It starts with a deceptively simple question: “maths graduates… why do you like maths?” Equally this question could apply to any university graduates. Why did you do your degree? Are you glad you chose that discipline?
It can be hard to understand an aspect like this about yourself. As Paul Erdös, the famous mathematician covered in The Man Who Loved Only Numbers, said: “Why are numbers beautiful? It’s like asking why is Beethoven’s Ninth Symphony beautiful? If you don’t see why, someone can’t tell you. I know numbers are beautiful. If they aren’t beautiful, nothing is.”
The reasons could have changed over time. Why I liked maths before I did my degree is very different to what I loved about the field after 3 years of study. At high school mathematics was a very easy subject which required little effort, at least for me, to get an A at A-level. At that stage mathematics is just teaching you tools. Learn to differentiate and integrate by applying five or so simple, straight forward rules to good level of accuracy and you’re looking at a decent mark already. Maths classes were therefore a relaxing affair, a list of problems and you could even have a little chat whilst you were going through the problem set!
Mathematics at university isn’t just a different breed; it’s a completely different species. Where all maths up to the stage had been about the how, university is about the why and the proving why. Theoretical maths, at least at Warwick was about proving things to one extent or another. You either learned to love that about the subject, for most of us it wasn’t what we expected, or you grew to despise your degree – that happened to plenty of students too.
There’s a lot to enjoy about the subject though. The use of proof elevates mathematics to an almost unrivalled position in terms of rigour. There’s a lot of comfort in dealing with definites. Assignments and exam papers aren’t subject to personal prejudices. From my experience you can get marked down in essays in other subjects simply for making a point that is disagreed with by the marker. That’s never the case with maths. But beyond that, trying to find definitive truths is hugely exciting. It’s reassuring to work in a field where your life’s work can stand the test of time. Referring back to previous posts it might also explain why maths fails to generate much news coverage. It’s not just that the advancing methodology is difficult for journalists and readers to understand. Afterall, there are plenty of maths graduates who could explain at least what is being proved and might find this very interesting. There are also equally maths graduates who could move towards the field of journalism and cover these stories. No, the problem is that mathematics isn’t a field in debate. There aren’t controversies, reversals in understanding or figure head vs figure head debates. This is no more apparent in the little coverage that maths does get which always centres on the stranger figures of the field with the focus generally being “look at the freak. Point at the freak!”.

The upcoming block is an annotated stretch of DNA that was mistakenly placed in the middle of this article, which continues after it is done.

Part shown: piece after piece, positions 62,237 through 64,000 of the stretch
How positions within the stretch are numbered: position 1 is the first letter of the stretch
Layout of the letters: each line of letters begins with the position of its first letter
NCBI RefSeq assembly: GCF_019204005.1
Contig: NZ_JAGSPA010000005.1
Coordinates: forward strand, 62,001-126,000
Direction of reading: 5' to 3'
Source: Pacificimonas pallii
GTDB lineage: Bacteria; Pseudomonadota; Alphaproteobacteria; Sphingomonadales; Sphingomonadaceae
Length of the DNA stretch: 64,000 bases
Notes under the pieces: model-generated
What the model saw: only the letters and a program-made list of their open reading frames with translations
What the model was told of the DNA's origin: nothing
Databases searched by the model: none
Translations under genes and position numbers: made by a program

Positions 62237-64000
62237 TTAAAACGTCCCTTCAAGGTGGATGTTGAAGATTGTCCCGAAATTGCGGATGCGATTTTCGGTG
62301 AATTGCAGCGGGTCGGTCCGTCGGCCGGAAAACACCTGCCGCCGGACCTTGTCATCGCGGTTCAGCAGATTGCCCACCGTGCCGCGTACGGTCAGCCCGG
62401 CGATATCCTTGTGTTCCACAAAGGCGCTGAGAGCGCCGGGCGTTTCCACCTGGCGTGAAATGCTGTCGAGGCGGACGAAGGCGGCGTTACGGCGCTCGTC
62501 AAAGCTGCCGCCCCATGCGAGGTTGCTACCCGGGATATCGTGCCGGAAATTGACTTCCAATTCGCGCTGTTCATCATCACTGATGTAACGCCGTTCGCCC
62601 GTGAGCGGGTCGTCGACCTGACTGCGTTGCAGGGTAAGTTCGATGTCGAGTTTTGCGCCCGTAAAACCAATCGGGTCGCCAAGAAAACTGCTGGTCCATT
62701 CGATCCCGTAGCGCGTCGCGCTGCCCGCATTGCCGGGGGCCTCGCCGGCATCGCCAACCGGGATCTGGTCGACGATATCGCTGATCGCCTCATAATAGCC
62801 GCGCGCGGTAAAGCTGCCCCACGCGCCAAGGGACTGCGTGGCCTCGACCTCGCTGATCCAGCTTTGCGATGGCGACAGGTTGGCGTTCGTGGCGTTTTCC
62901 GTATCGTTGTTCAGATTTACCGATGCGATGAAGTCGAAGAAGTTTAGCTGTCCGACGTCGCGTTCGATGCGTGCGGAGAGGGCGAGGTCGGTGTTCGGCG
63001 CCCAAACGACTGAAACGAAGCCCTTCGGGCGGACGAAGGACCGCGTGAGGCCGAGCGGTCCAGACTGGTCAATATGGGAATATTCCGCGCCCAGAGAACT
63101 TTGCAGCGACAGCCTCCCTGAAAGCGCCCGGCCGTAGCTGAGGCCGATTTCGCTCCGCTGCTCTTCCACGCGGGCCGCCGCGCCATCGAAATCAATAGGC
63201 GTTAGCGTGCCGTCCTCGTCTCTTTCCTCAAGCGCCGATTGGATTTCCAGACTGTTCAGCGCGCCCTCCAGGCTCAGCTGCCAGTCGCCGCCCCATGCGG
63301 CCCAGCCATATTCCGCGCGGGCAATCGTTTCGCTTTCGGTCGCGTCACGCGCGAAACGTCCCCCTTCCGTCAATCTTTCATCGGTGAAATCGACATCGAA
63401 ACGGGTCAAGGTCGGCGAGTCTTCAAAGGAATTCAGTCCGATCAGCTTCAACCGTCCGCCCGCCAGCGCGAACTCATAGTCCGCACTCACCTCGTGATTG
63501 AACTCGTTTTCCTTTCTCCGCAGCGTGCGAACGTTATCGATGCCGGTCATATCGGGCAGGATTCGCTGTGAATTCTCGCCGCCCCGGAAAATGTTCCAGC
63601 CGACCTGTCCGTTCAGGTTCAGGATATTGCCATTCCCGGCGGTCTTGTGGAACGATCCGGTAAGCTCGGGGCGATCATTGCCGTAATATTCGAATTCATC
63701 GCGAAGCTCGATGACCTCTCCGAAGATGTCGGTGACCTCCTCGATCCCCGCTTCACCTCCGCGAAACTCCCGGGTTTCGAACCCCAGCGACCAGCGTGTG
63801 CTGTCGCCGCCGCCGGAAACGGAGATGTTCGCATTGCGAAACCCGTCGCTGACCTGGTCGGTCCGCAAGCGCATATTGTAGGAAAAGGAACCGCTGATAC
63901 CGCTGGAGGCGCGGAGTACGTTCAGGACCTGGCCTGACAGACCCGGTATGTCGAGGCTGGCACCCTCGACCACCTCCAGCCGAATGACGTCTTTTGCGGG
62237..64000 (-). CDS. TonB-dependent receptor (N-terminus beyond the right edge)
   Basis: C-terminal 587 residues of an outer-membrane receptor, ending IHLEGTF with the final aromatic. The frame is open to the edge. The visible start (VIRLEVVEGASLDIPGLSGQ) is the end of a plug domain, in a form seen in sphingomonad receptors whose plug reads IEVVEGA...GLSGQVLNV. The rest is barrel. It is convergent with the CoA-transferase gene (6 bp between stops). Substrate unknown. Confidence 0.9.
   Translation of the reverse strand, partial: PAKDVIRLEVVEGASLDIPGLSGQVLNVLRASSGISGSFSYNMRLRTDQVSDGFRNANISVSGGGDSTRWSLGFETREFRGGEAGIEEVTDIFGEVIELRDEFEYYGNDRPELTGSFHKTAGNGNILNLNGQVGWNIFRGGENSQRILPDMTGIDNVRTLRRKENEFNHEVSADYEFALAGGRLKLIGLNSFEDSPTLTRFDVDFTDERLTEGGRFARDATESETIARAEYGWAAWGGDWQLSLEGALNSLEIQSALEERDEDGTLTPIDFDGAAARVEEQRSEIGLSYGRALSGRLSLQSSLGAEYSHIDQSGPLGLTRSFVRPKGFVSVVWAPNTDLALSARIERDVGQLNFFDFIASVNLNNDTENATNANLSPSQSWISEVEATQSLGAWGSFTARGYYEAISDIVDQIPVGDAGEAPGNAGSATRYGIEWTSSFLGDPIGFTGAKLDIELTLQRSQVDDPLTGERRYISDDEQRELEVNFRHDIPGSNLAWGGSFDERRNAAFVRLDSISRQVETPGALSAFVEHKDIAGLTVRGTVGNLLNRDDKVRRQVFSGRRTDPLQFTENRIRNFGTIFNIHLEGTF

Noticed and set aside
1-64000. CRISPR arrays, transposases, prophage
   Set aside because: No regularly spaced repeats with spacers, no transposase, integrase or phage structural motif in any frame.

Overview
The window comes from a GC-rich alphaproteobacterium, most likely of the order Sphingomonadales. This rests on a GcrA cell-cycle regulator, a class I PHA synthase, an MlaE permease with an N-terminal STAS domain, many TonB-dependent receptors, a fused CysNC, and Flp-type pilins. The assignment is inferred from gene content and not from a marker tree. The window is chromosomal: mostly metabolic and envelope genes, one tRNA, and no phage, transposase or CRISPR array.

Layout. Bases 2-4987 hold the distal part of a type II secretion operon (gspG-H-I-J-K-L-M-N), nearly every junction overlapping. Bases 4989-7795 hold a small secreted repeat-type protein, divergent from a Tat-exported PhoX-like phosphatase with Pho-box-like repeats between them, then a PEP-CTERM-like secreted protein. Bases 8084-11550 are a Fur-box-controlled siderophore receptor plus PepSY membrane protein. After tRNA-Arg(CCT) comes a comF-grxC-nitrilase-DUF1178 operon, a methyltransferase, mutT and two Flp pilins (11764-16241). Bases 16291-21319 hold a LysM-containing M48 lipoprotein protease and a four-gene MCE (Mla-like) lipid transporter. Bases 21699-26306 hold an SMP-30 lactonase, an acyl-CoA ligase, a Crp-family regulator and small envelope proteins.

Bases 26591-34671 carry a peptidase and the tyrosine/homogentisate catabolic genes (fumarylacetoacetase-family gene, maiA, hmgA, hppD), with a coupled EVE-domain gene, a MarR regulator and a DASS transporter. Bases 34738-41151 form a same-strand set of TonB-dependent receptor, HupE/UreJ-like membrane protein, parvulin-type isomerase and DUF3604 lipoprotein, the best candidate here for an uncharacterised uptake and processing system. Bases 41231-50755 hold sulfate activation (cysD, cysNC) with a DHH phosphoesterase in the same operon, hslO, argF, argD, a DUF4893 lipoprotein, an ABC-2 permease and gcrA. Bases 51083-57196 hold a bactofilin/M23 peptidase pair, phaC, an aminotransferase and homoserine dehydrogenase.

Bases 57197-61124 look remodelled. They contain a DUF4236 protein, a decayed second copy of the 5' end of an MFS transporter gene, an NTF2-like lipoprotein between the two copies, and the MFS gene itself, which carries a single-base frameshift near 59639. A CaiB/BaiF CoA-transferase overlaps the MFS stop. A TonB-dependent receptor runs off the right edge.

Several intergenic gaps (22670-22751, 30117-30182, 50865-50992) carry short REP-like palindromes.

I also love the impracticality of mathematics. Creative mathematics for the simple joy of discovery. This has been recognised throughout the centuries. John Adams on the subject:
“I must study politics and war that my sons may have liberty to study mathematics and philosophy.” – President John Adams (1st!)
Just doing things for fun’s sake knowing that they probably will never have any practical relevance at all is great fun. Doing a degree where you actively learn things without any practical life relevance may not sound smart for a career choice, but that’s why degrees are good and one of the things they always used to be about. Sadly this might get lost in these super “pay £27k for university” scheme. What a travesty that would be.
Fundamentally I couldn’t imagine doing anything different. I tried a lot of other subjects at Warwick, thanks to the flexibility of the programme structure: from physics to computer science, japanese to operational research. None of them offered the same buzz as mathematics despite the difficulties that it sometimes offered. Despite writing this article I don’t feel like I truly understand the joy of mathematics. Like all art perhaps it just is beautiful.